Montana News

News from the state of Montana.

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Montana Lawmakers are considering a resolution asking Congress and the President to approve the Keystone XL pipeline, which President Obama has already vetoed once. Malta Republican Representative Mike Lang told the Senate Energy Committee the pipeline promises benefits for the state and the nation as a whole.

"Pipelines are the safest, most reliable, economical, and environmentally favorable way to transport oil and other petroleum products. Presently, a lot of people don’t know but in Montana, 88 percent of the oil that’s in our refineries comes from Canada, right now, today."

State Budget Hearings Begin Wednesday At The Montana Legislature

Mar 17, 2015
Montana Capitol
William Marcus

Wednesday, the debate at the Montana Legislature begins over the state-wide budget in House Bill 2. The bill gained only Republican support out of committee because it was more than $100 million less than the governor asked for.

Josh Burnham

The city of Missoula’s attempt to seize ownership of its water from its current owner will begin in district court tomorrow. The city is suing The Carlyle Group, a global private firm, for ownership of Mountain Water Company.

Gathered in front of the county courthouse Tuesday afternoon, nearly 70 Missoulians sang, spoke and chanted in support of the city's effort.

City Councilman Jason Wiener was quite clear about where he stood on the issue.

Another Medicaid Expansion Plan Introduced At The Montana Legislature

Mar 17, 2015
Sen. Ed Buttrey (R) SD13
Montana Legislature

The latest proposal to expand health insurance coverage for the working poor is scheduled for a legislative hearing Friday.

Supporters Pack Hearing On Gov's Infrastructure Plan

Mar 17, 2015
Eric Whitney

Supporters for infrastructure projects across Montana packed the House Appropriations Committee Monday afternoon to speak in favor of the governor's funding plan. The hearing was a stark contrast to last week's hearings on the GOP's alternate infrastructure bills.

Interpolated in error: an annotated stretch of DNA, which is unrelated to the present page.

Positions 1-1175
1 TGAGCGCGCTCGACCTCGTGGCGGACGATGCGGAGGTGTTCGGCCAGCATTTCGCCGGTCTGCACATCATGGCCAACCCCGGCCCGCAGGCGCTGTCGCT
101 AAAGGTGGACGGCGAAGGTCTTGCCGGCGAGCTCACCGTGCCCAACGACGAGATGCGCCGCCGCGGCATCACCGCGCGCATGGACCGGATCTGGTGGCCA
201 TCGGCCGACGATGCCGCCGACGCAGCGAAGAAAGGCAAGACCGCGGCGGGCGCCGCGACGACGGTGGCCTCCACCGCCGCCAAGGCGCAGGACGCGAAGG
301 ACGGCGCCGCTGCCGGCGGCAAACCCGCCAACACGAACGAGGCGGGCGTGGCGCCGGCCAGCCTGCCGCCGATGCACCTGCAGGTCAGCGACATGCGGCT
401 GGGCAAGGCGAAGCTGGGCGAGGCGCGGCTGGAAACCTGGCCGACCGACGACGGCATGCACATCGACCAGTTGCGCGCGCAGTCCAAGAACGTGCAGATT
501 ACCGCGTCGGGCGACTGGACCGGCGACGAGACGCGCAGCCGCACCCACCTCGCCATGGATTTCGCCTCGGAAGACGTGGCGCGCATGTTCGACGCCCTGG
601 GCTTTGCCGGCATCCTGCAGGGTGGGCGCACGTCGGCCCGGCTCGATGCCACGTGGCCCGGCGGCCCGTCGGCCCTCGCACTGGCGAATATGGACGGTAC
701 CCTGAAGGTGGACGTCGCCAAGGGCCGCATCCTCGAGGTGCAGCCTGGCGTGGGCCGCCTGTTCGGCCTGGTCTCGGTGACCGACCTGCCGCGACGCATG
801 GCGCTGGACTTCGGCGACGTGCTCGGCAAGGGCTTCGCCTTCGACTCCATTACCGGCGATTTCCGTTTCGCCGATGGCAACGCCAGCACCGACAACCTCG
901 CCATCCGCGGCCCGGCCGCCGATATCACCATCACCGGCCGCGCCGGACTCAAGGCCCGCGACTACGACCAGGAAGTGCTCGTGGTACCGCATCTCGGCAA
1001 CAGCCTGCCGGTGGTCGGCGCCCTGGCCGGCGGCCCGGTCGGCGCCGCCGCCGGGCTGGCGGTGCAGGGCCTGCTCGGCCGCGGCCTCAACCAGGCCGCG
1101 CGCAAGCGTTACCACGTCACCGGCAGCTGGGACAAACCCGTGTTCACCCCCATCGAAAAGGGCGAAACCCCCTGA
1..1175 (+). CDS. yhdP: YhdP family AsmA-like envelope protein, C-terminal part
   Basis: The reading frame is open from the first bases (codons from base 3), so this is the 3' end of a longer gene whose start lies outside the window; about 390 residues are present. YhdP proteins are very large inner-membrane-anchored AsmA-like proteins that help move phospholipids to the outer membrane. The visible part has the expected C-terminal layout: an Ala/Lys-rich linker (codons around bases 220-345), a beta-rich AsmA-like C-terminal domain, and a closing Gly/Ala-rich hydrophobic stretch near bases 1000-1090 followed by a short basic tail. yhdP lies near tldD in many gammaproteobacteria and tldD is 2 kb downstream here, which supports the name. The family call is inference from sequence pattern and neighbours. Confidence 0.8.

The GOP proposals for infrastructure is found in House Bills 6, 7, 8, 11, 15, and 403. These bills were heard last week. There were few proponents; all were opposed by the Bullock Administration.

Former Montana Senator, and current Ambassador to China, Max Baucus returned to his home state for the first time in over a year Monday night.

Baucus addressed a Montana Chamber of Commerce gathering in Helena. He said China's economic output is on track to surpass the U.S. in about 10 years, but that means increased opportunities for some Montana industries, such as energy. Montana can supply China with coal, and with technology to burn that coal cleanly, now that China has agreed to slow its growth in carbon emissions.

New Montana Crime Lab On Tuesday's Legislative Agenda

Mar 16, 2015
Montana Capitol
William Marcus

Tuesday, Montana legislators hear a bill that would set aside money to build a crime lab in Eastern Montana.

Republican Representative Dale Mortensen is sponsoring House Bill 512, and is a former police officer who now works as a private investigator in Billings.

Flathead National Forest

The Flathead National Forest is revising its forest plan for the first time since 1986. The plan lays out what is and isn’t possible on 2.4 million acres of federal land from Seeley Lake to the Canadian border.

Montana Lawmakers Hear State Employee Pay Plan

Mar 16, 2015
Rep. Nancy Ballance (R) HD87
Montana Legislature

A standing room only crowd packed into the hearing room for the state employee pay plan. Members of the House Appropriations Committee are considering whether to implement the pay plan agreement reached between the Bullock administration and the various public employee unions.

Sheila Hogan heads the Department of Administration. She was one of several agency administrators who spoke in favor of the pay plan.

Courtesy Bridger Pipeline LLC

Glendive's water supply was shut down briefly this weekend due to contamination from the January 17 oil spill into the Yellowstone River.

Equipment installed near Glendive's water intake system detected elevated levels of volatile organic compounds early Saturday morning.

That prompted city officials to issue an advisory to conserve water. That forced residents to rely on bottle water through the weekend.

That advisory has since been lifted.

Montana lawmakers are moving closer to giving cities the power to deal with the problem of public intoxication.